Sunday, April 5, 2009

The Samurai Sword

A soldier named Nobushige came to Hakuin, and asked: “Is there really a paradise and a hell?”

“Who are you?” inquired Hakuin.

“I am a samurai,” the warrior replied.

“You, a soldier!” exclaimed Hakuin. “What kind of ruler would have you as his guard? Your face looks like that of a beggar.”

Nobushige became so angry that he began to draw his sword, but Hakuin continued: “So you have a sword! Your weapon is probably much too dull to cut off my head.”

As Nobushige drew his sword Hakuin remarked: “Here open the gates of hell!”

At these words, the samurai, perceiving the master’s discipline, sheathed his sword and bowed.

“Here open the gates of paradise,” said Hakuin.

(Taken from ‘Zen Flesh, Zen Bones’ by Reps & Senzaki

Many readers have probably come across this story before; it is very well known in Zen circles, and perhaps over quoted. I couldn’t resist joining in the fun, however, and giving it a place on Buddha Space. It’s a joy, isn’t it?

A fascinating aspect to this interchange is to reflect on its central theme: are heaven and hell real? Do good people get reborn in heaven, and bad ones end up in hell? All the major religions teach the existence of such realms as literally existing, rather being symbols of divine & hellish states of mind as many would have it. What is Hakuin saying in this dialogue?

When the Zen master says, “Here open the gates of hell!” he might be indicating that the doorway to Hades (or the Japanese equivalent) is agape, waiting for Nobushige to slice through Hakuin’s neck. Upon his death, thereafter, the samurai will then descend to his infernal punishment. Alternatively, Hakuin may be bringing Nobushige’s attention to the present moment, telling him that there and then he is about to descend into hell, psychologically speaking. The same alternatives can be applied to the statement, “Here open the gates of paradise,” of course. Well, dear reader, what do you think? Was Hakuin referring to the samurai’s possible future destination or a more immediate mental condition…or perhaps both?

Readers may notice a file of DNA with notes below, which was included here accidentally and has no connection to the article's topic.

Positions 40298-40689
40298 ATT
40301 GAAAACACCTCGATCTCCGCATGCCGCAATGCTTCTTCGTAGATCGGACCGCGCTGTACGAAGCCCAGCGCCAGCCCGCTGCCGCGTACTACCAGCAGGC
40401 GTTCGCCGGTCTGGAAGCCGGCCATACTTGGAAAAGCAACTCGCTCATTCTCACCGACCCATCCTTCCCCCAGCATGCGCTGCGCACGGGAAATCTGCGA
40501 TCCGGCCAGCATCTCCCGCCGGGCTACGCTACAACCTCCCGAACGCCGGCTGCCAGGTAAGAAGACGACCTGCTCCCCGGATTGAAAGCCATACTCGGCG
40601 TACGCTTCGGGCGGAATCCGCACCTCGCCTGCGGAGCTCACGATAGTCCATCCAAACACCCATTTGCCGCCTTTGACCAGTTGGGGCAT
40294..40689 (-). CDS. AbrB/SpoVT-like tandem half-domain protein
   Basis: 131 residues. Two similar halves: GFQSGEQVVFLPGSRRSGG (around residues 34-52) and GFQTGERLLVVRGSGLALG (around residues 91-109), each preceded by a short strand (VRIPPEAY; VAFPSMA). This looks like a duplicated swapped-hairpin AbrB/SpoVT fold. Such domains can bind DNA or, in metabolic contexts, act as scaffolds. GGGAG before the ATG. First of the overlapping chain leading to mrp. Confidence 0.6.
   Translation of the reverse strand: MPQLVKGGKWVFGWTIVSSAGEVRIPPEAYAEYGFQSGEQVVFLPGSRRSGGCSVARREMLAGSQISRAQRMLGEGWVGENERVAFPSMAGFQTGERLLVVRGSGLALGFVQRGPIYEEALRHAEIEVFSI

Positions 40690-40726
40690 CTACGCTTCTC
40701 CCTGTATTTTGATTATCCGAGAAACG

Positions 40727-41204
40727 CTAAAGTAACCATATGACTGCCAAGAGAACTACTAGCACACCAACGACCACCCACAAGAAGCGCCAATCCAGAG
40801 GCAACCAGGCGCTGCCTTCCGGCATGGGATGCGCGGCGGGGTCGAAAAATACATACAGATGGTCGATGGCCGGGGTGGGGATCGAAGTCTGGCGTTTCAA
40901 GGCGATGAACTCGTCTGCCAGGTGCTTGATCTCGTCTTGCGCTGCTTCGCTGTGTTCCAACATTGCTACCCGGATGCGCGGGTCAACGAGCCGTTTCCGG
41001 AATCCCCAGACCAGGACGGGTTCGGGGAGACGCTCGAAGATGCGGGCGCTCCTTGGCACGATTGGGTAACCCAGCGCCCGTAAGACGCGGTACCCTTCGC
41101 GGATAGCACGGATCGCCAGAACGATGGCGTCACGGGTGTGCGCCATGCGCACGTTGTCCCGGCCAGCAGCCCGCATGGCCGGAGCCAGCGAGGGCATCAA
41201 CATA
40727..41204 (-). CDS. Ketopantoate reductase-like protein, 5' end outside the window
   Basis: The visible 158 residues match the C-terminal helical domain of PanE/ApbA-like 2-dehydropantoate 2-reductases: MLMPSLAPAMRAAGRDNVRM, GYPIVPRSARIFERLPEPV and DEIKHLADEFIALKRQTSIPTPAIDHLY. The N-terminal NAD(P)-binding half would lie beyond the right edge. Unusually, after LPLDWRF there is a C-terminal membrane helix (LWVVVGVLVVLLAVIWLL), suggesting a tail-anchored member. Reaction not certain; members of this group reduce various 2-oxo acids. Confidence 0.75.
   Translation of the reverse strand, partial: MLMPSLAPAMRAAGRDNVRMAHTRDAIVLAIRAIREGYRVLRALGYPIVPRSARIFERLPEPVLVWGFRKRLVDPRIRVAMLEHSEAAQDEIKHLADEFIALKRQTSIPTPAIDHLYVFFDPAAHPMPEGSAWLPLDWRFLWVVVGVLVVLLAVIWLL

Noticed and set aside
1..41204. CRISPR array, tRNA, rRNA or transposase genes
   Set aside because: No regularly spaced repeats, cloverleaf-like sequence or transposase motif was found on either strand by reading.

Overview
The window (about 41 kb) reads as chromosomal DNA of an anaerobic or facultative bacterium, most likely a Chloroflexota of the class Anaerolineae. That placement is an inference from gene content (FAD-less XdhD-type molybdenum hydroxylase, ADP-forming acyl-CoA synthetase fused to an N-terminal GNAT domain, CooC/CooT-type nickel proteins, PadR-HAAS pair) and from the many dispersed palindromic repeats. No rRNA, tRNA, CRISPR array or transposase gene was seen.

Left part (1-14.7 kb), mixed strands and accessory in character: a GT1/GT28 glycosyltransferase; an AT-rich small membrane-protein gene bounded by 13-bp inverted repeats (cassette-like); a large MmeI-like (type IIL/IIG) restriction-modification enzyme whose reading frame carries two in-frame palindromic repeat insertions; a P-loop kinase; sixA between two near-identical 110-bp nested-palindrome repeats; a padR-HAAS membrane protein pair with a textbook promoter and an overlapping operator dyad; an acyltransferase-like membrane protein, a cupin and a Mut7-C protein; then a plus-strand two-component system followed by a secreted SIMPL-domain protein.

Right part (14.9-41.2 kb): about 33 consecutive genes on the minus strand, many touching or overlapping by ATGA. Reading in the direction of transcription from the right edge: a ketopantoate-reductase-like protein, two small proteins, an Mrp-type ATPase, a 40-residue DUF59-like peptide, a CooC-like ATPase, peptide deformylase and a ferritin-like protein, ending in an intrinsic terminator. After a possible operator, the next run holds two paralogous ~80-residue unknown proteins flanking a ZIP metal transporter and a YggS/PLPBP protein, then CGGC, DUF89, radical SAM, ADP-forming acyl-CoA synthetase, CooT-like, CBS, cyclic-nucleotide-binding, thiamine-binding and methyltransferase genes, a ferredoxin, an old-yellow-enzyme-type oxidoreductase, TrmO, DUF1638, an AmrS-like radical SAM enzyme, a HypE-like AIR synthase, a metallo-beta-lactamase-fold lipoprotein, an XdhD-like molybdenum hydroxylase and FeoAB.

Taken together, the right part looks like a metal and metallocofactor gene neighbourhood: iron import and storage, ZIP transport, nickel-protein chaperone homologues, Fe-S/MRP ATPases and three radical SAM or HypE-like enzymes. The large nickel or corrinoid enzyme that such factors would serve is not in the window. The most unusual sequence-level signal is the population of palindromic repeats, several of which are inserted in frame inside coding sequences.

Some will laugh off this commentary as so much waffle, and rightly so. For, it could be said that the interchange between master and warrior is no different to the myriads of koans (or Zen riddles) that point to our true nature. In this interpretation of events, it matters not whether the paradise & hell referred to by Hakuin are physical or psychological. The whole point of the dialogue is to bring the reader into the present, where notions of heaven & hell, physical & psychological, good & bad etc. are transcended. With this understanding, we can see that paradise & hell are everywhere & nowhere, and Nobushige’s sword has already removed our heads, even though it never left its sheath.


Buddhist_philosopher said...

"The whole point of the dialogue is to bring the reader into the present, where notions of heaven & hell, physical & psychological, good & bad etc. are transcended."


When I was taught the story, the teacher said, "you may ask whether the story is about 'real' heaven and hell, or whether it is 'just' psychological. But this would be to miss the point entirely."

The story, like so many koans, leads us beyond the dualistic parsing of our everyday minds. :)

G said...

I love the phrase, "...dualistic parsing of our everyday minds." Perfect for a Buddhist philosopher! :)

Be well in the Dharma, Justin:

They call him James Ure said...

I think (there's a loaded phrase but anyway...) that there are many layers to this koan and depending upon what we need at that moment perhaps that is what comes through.

I agree too, however, that in the end koans are just words that lead to more thinking. At some point we all have to ditch the raft to reuse a perhaps tired Buddhist phrase.

G said...

Yes, James, we can take many things from this dialogue, and, yet, on the other hand, we can take No-thing at all!